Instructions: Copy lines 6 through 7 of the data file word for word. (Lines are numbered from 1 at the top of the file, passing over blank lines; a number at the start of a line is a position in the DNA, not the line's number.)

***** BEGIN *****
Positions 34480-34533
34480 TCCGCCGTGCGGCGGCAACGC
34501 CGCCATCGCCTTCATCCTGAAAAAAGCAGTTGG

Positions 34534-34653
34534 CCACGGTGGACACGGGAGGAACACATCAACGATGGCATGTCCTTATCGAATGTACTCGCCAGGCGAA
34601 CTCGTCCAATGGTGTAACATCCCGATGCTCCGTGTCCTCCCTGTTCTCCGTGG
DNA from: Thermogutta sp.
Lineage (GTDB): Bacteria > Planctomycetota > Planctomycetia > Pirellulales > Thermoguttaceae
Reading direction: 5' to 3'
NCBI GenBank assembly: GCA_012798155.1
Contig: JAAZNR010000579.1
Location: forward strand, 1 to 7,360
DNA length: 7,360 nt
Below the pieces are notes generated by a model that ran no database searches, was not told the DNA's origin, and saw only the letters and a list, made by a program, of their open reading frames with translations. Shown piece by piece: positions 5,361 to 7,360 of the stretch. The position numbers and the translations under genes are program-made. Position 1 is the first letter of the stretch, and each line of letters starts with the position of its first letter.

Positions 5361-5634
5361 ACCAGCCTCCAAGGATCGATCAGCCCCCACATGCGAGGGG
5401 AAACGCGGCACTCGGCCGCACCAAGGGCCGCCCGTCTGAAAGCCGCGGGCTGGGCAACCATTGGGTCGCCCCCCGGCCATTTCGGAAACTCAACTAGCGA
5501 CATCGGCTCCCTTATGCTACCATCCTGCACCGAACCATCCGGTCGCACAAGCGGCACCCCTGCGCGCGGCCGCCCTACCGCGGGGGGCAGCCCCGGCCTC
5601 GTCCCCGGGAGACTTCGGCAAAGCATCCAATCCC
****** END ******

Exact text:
34601 CTCGTCCAATGGTGTAACATCCCGATGCTCCGTGTCCTCCCTGTTCTCCGTGG
DNA from: Thermogutta sp.